Meanwhile, the four would-be peacemakers who offered the "road map" Middle East peace plan are urgently seeking to reinvigorate negotiations after Likud's rejection of Sharon's plan.
Only the United States was enthusiastic in the first place about Sharon's idea. The other partners of the self-styled Quartet — the United Nations, the European Union and Russia — while aware that their joint road map to peace talks was languishing, preferred a much larger withdrawal and other changes.
"With the stalled Middle East peace plan on life support, the U.N. Quartet is meeting to try to find a face-saving alternative," said CBS News Foreign Affairs Analyst Pamela Falk, "with calls to return to the 'roadmap' a likely result."
Secretary of State Colin Powell was attending the Quartet meeting, with Russian Foreign Minister Sergey Lavrov and a group of senior European Union diplomats: Javier Solana, Chris Patten and Irish Foreign Minister Brian Cowen.
"It's time to begin accurate, precise and full, reciprocal implementation of the road map," said Palestinian Cabinet Minister Saeb Erekat. "The Likud party cannot determine the future of the Palestinians."
Half the Likud's 193,000 participated in Sunday's referendum, and 60 percent of them voted "no."
Yosef Lapid, leader of Likud's coalition partner Shinui, agreed it is absurd to give Likud members, a tiny fraction of the population, a virtual veto over matters of such vital importance.
A poll published Tuesday in the Yediot Ahronot daily said that if Sharon had presented his plan for a general referendum it would have passed by 62 percent to 32 percent. The paper did not give a margin of error.
Sharon's original plan envisioned an Israeli withdrawal from Gaza, home to 7,500 settlers in 21 settlements who live amid 1.3 million Palestinians, and the evacuation of four small settlements in the West Bank by the end of 2005.
Sharon has pledged to find an alternative that would be more acceptable to his hard-line party, which his aides described as a "diet disengagement plan."
"Perhaps he'll start by just evacuating the most isolated settlements," said political analyst Gil Hoffman.
A senior government official said Sharon was considering a scaled-back withdrawal from three settlements in Gaza and two in the West Bank.
"This is one option that is being considered. Nothing has been decided," the official said on condition of anonymity. He said the prime minister was coordinating his moves with other Likud leaders and Cabinet ministers.
However, Sharon is also under pressure from a key coalition partner, the moderate Shinui Party, to push forward with his peace efforts. The main opposition Labor Party, meanwhile, is pushing for early elections.
Lapid met with Sharon on Tuesday and said the prime minister assured him he would seek to win approval for an altered disengagement plan. Lapid had threatened to take Shinui out of the coalition if there is no progress.
"He (Sharon) convinced me that he intends to continue with peace efforts, and this a prerequisite for Shinui remaining in the government," Lapid told Army Radio.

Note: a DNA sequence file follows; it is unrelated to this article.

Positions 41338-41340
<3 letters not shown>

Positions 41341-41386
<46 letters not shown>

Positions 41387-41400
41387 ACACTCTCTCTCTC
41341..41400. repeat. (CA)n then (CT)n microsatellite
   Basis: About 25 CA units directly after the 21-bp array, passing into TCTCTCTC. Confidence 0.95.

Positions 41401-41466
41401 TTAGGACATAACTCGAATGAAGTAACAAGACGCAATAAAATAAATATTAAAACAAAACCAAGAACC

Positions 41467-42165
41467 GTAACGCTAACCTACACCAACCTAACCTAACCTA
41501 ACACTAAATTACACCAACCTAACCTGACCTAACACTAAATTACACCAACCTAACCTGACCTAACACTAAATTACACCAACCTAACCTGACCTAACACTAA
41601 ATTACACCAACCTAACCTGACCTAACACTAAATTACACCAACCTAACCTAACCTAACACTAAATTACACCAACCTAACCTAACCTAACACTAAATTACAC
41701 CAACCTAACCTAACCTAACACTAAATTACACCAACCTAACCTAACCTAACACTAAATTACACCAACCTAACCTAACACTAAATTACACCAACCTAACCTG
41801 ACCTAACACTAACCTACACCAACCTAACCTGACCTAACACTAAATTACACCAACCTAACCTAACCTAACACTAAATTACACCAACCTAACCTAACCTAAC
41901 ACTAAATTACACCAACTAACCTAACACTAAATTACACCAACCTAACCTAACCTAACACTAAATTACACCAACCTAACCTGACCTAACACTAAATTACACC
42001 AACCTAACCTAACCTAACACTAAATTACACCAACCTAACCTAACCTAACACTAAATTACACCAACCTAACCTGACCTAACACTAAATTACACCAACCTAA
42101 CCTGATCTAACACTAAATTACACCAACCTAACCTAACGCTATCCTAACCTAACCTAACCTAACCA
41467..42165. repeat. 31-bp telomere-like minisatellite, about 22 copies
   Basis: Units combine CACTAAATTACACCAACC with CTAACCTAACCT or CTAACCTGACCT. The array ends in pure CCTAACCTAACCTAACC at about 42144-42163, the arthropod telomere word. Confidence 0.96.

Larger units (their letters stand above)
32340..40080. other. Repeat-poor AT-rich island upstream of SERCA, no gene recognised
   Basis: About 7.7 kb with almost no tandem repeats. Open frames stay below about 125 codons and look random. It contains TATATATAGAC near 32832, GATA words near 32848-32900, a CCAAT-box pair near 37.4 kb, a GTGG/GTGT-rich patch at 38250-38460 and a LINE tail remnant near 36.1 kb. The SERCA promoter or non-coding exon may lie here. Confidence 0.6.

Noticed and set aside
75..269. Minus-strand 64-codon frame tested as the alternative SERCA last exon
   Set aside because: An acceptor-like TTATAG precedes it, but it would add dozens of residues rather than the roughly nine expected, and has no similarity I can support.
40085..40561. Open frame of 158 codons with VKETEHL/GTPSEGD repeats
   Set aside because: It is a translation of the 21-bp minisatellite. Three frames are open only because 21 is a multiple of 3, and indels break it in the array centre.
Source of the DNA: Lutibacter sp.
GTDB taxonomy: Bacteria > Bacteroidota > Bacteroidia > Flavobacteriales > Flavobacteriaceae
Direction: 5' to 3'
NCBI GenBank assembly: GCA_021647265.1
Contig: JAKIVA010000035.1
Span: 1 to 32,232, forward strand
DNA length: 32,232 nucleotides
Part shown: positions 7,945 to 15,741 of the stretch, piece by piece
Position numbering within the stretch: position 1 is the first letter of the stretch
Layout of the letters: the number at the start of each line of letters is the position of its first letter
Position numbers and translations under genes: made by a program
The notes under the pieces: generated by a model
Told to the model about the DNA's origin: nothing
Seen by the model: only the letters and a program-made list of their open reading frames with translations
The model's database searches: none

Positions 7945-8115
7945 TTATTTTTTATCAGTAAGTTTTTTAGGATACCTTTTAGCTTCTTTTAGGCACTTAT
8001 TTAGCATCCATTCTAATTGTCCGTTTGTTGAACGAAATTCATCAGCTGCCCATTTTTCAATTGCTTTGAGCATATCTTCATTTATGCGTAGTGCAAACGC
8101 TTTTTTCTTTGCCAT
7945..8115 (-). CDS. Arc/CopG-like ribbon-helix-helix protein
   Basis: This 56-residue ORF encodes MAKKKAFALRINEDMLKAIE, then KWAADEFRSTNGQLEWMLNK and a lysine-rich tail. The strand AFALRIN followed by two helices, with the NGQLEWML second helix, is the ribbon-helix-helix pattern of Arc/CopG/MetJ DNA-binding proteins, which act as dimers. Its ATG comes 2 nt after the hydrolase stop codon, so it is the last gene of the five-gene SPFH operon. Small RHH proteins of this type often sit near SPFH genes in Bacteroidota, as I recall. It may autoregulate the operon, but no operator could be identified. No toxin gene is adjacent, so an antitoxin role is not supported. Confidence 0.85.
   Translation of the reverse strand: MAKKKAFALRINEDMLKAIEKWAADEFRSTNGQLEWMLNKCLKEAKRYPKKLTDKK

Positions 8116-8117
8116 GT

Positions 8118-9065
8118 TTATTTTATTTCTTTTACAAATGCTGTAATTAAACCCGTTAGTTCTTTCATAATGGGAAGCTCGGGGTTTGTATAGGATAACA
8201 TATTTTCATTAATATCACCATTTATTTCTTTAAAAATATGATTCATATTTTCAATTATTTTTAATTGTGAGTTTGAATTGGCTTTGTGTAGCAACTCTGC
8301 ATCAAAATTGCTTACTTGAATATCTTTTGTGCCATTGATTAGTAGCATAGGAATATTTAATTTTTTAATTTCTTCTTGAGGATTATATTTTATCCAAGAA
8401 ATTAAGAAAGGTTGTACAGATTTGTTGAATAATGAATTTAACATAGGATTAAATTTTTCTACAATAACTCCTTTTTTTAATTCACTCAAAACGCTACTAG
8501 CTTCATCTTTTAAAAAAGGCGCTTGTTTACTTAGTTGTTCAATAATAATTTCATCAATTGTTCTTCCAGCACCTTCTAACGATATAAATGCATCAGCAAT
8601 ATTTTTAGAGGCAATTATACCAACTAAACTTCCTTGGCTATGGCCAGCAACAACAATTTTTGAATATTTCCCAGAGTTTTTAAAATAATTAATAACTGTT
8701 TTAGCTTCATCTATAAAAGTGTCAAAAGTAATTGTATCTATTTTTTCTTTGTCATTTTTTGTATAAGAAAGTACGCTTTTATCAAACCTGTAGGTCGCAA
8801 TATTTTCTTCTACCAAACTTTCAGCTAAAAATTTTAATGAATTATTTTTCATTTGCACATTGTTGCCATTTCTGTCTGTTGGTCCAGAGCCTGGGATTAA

Among Shinui's demands is that the Israeli government reopen negotiations with the Palestinians. Sharon told Lapid that as long as the Palestinian Authority avoids fighting terror, there will be no negotiations with it.
Sharon said Monday he would present his new plan to parliament and to the Cabinet, but not to another party referendum.
A spokesman for Sharon told the Jerusalem Post the deadline for completing the plan would not be impacted either by the prime minister's scheduled visit to Washington in two weeks or by the attorney general's upcoming decision about whether to indict him on bribery charges.
However, that trip is now in doubt. Sources say Sharon would find it difficult to answer tough questions before coming up with an alternative to his rejected withdrawal plan.
Sharon had been scheduled to address a conference of the American Israel Public Affairs Committee, a Jewish lobbying group. President Bush is scheduled to speak at the conference as well, but no meeting between the leaders was planned.
The prime minister's top aide, Dov Weisglass, spoke Monday with Condoleezza Rice, President Bush's national security adviser, to assure her that Sharon remained committed to carrying out the plan with only minor changes, government sources said.
Last month Mr. Bush tried to boost Sharon's chances in the referendum, endorsing the plan and giving him unprecedented assurances that in a final peace deal, Israel would not have to withdraw from all of the West Bank.
The Washington Post reported Tuesday that the Bush administration has turned down a request from Jordan's King Abdullah acknowledging possible Palestinian territorial claims if Israel retains settlements in the West Bank, according to U.S. officials.
Abdullah, in a sharply worded private letter to Mr. Bush, reportedly also had sought clarification that the issue of Jewish settlements and Palestinian refugees will be decided in final negotiations between Israel and the Palestinians.
He meets with the president later this week in Washington, after postponing a previous meeting to protest Mr. Bush's backing of Sharon's withdrawal plan.